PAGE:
Movie Review: Dear Maya is old world and charming

By 2 June, 2017Films

Film Review: Dear Maya

Date: 03 June 2017

Director: Sunaina Bhatnagar

Cast: Manisha Koirala, Madiha Imam, Shreya Chaudhary

Rating: 2.5 stars


Maya lives in a sprawling mansion layered with cobwebs and not aired in years, she spends her day in the company of two dogs, one caretaker and many birds. Her neighbours in Shimla have never seen her in the courtyard or in the market. She spends her day stitching cloth doll, paints unsmiling faces and then ominously drapes them up in black shawls.

Anna a 9th-grade student at Loreto School is Maya’s adjoining neighbour and lives with her parents. Anna is insanely curious about Maya Devi’s intriguing past and shares minutest details with her friend Irra and the two of them come up with a plan to spice up Maya Devi’s drab life.  Their intention is noble but the plan misfires and the result are damaging!

Writer/ director Sunaina Bhatnagar has the ability to draw up unusual characters and dress them up in magical moments. Like Maya loves trees, plants, animals and birds but is allergic to people, crowd, noise, even sunlight. All the relationships in the film are special and writer very quietly and succinctly travels you into a world of roses and love letters, where passion reigns and hearts tremble.

The story travels from Shimla to Dilli and in a span of seven long years a lot changes in the life of Maya Devi, Anna and Irra. The film addresses many complex issues besides loneliness and deprivation. It mirrors complexity in friendship and most important, highlights a fast disappearing virtue in contemporary times called a ticking conscience.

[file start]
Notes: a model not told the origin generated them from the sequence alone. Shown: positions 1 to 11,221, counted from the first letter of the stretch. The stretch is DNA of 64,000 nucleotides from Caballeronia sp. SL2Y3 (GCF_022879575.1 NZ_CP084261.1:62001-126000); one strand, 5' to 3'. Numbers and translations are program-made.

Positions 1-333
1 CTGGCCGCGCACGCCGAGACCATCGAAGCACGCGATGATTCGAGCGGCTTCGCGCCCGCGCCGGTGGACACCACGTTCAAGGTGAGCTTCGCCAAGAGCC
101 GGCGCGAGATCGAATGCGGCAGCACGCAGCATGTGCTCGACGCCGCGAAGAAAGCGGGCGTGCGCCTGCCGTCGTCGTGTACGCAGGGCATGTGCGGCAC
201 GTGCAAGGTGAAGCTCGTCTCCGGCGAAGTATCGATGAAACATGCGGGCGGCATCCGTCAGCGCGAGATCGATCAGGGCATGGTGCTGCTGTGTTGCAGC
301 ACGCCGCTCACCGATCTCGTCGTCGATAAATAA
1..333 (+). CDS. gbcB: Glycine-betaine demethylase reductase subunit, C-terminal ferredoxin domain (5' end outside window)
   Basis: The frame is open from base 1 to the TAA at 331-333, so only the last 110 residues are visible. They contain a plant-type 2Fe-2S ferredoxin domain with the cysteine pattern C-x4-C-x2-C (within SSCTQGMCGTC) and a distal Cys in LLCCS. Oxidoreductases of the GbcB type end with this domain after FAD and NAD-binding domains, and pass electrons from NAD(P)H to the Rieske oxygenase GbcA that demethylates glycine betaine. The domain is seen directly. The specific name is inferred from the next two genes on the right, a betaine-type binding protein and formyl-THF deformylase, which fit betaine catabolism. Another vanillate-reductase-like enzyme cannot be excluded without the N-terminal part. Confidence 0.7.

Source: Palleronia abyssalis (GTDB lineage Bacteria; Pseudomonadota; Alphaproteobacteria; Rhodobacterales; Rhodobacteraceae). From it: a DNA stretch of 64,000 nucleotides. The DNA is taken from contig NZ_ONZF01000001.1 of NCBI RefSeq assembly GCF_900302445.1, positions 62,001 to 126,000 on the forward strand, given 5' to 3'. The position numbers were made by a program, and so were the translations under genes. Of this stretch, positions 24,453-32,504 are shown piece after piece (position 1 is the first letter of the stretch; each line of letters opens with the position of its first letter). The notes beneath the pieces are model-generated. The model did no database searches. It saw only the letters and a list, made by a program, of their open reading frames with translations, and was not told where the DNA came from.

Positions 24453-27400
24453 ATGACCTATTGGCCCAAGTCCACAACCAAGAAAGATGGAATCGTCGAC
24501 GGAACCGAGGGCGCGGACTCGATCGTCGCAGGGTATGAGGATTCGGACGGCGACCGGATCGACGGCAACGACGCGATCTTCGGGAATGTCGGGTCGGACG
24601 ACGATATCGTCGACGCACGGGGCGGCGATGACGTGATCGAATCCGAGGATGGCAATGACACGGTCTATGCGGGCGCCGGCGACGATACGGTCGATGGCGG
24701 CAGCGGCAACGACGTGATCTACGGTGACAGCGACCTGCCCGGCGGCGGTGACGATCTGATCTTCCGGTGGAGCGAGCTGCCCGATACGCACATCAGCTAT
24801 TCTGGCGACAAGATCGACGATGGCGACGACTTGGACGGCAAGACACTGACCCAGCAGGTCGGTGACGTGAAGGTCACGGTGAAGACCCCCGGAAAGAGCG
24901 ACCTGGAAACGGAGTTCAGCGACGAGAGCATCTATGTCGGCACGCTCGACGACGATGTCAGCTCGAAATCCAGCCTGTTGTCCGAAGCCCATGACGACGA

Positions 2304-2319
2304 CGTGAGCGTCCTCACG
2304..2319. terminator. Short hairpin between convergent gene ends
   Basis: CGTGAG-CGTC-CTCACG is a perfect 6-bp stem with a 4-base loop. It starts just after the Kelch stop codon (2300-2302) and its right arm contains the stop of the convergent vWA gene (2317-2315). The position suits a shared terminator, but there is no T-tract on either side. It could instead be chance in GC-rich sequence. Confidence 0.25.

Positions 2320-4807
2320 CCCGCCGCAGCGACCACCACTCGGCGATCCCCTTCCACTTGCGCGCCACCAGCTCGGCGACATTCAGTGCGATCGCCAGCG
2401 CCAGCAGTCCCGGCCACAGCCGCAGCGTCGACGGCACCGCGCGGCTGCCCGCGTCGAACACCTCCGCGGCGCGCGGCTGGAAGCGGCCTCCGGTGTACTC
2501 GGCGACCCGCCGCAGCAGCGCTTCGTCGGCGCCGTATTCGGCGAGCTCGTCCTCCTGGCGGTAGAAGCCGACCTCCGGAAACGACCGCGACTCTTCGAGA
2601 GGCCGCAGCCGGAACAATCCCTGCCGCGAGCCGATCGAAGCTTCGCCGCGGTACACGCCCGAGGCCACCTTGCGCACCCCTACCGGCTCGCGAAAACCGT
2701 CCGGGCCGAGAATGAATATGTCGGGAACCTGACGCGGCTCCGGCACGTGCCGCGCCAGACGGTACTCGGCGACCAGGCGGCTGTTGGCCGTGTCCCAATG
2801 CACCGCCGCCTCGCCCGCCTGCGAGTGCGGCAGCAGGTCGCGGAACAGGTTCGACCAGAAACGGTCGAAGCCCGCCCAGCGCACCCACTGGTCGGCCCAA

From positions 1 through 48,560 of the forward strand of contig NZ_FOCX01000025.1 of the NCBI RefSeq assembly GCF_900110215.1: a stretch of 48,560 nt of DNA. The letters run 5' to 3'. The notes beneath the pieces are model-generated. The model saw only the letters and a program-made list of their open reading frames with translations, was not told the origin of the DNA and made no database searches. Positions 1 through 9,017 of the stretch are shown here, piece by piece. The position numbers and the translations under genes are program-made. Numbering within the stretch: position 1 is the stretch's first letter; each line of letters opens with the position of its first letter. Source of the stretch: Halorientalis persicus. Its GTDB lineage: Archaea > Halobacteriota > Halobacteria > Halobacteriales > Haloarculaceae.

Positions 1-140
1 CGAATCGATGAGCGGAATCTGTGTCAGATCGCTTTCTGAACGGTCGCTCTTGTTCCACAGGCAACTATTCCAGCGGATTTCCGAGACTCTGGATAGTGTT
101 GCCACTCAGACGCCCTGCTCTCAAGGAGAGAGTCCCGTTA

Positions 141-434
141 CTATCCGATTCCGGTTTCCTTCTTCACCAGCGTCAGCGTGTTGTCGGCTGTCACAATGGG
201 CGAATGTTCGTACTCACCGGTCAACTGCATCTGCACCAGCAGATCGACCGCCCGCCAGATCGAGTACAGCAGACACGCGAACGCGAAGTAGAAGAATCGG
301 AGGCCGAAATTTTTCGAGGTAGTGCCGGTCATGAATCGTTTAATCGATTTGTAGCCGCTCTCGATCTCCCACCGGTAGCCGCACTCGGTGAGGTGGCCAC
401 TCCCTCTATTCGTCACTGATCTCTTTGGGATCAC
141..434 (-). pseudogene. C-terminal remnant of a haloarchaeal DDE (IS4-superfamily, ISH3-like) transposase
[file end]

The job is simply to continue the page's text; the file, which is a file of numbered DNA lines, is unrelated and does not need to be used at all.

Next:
All the performances – Anna’s parents, her Delhi boyfriend, her Shimla friend Irra are effortless and realistic. As Anna/ Madiha Imam enjoys the longest screen space and is a treat to watch her emote uninhibitedly.  Imam is wonderful when she cries, fights, laughs, sulks or romances.

Monisha Koirala portrays Maya Devi with alarming honesty.  Here is a performance completely devoid of vanity. When she is defeated, you feel suffocated and when she smiles, the skyline changes. There are immortal moments you carry home from the film. When she opens the stubborn windows and soaks in the sunlight. When she arrives in the big city and is forced to experiment with new cuisine. When she enters a store and pampers herself for the first time.

Part in Hindi and part in English, a wee bit new and a lot old world Dear Maya is a bit strange but a fragrant offering of present times. If you’ve been feeling low and want to change your perspective of life, drop a letter to Maya. I don’t need to share the address. It is showing at your neighbouring theatre.

I rate the upbeat Dear Maya with 2.5 stars.